Napoleon III and His Regime: An Extravaganza
Referred to in his time as “the Pretender” and “the sphinx of the Tuileries,” Louis Napoléon Bonaparte—the nephew of Emperor Napoleon I of France and himself ruler of the Second Empire (1852–1870)—so managed the manufacture of his public image and the masking of his private self that he is, ultimately, unknowable to this day. From the mysterious circumstances of his conception in 1807 to the strange events of his downfall in 1870 and death in 1873, he lived, loved, and reigned in an extraordinary aura of myth and fantasy under the shadow of his more famous uncle.
Taking a highly innovative approach to this intriguing historical figure, David Baguley entertains sources in a mélange of media and forms—pictures, performances, spectacles, rituals, music, fiction, poems, plays, architecture, fashion, as well as Louis Napoléon’s own writings—to explore how the ruler was represented, invented, and interpreted by detractors and defenders alike. The dynamic process by which the legend of Napoleon III was elaborately fabricated and then vigorously dismantled unfolds under Baguley’s hand not chronologically but by generic categories, reflecting the author’s underlying conviction that history and literary depictments are not as incompatible as is often assumed.
Baguley examines works by, among many others, Victor Hugo, Karl Marx, Émile Zola, Honoré Daumier, Jacques Offenbach, Gustave Flaubert, and Elizabeth Barrett Browning that range from history and biography to romanticized versions of the Emperor’s feats to parody, caricature, and satire. With its conspiratorial origins, its rising and dramatically falling action, its schemes, scandals, and tragic denouement, the Second Empire appears designed to inspire writers and artists. Napoleon III, Baguley observes, could well have been the central character, or temperament, in a naturalist novel.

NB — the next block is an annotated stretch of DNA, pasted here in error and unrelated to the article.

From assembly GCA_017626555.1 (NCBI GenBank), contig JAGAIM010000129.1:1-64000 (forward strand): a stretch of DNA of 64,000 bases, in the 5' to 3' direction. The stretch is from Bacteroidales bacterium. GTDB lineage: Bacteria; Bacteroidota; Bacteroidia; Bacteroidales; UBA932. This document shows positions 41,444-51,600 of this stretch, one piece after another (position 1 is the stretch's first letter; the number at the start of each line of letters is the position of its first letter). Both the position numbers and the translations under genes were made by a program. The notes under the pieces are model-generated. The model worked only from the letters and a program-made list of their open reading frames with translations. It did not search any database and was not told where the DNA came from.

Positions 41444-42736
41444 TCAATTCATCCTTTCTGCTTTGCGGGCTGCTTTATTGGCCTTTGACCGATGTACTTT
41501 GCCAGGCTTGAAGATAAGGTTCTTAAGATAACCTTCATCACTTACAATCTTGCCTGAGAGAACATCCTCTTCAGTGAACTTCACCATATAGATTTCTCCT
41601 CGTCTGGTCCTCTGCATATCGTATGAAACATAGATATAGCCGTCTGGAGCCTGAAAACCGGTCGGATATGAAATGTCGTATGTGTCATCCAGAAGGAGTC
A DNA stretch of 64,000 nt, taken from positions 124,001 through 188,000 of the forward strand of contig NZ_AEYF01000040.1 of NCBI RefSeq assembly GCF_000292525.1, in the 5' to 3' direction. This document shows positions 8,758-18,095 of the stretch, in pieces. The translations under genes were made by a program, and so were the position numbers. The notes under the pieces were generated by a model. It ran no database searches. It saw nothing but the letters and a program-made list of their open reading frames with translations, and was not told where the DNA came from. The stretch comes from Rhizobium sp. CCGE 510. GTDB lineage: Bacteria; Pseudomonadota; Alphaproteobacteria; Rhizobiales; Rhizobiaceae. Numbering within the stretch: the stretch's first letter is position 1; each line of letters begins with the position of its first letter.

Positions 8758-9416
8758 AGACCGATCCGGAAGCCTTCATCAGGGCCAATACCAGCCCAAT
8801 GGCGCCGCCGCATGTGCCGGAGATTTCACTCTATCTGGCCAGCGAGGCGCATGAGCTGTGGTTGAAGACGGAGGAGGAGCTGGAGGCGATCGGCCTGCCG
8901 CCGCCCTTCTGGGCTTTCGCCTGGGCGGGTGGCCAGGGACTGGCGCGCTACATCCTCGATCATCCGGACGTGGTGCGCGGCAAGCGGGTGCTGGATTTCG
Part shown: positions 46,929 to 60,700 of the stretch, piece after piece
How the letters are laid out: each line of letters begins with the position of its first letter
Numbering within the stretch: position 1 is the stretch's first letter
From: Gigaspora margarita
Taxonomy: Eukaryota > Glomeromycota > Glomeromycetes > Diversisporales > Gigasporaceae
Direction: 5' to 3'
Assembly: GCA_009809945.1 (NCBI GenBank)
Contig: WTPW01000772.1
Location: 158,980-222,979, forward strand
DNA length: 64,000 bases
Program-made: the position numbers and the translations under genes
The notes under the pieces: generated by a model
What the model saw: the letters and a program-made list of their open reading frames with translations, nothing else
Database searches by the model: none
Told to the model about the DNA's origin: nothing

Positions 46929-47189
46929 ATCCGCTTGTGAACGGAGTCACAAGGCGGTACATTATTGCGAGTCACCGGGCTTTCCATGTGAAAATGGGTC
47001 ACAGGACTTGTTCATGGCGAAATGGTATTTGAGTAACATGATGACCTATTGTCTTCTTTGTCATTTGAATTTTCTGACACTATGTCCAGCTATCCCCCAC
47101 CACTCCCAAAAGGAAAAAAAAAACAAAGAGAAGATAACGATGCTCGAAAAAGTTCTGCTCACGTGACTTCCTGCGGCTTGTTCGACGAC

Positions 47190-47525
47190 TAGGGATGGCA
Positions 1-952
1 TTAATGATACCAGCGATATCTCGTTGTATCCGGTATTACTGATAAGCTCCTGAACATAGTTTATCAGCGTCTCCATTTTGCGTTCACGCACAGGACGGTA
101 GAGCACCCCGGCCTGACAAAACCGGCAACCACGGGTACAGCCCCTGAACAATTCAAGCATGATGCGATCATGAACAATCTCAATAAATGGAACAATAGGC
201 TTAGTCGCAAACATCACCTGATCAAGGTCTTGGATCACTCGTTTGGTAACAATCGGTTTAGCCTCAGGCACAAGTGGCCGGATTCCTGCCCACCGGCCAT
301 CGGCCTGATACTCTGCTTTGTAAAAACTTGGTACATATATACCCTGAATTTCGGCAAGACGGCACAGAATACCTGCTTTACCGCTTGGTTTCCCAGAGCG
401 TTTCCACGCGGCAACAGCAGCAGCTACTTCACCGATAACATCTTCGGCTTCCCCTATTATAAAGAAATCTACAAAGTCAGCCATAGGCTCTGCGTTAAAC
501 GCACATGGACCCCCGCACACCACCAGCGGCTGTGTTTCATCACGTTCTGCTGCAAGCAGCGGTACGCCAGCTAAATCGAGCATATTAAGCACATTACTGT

While most historians consider Louis Napoléon’s coup d’état of December 1851 to be his boldest endeavor, Baguley shows in this expansive and eloquent work that his most extravagant venture was to found a second Napoleonic empire, and he illustrates not only the power of the name and the image but also the precariousness of the Emperor’s reliance upon them. For Napoleon III, dissimulation was his natural state; opportunist or utopian reformer, or something in between, he must remain one of history’s most elusive and controversial figures, ever resisting final assessment.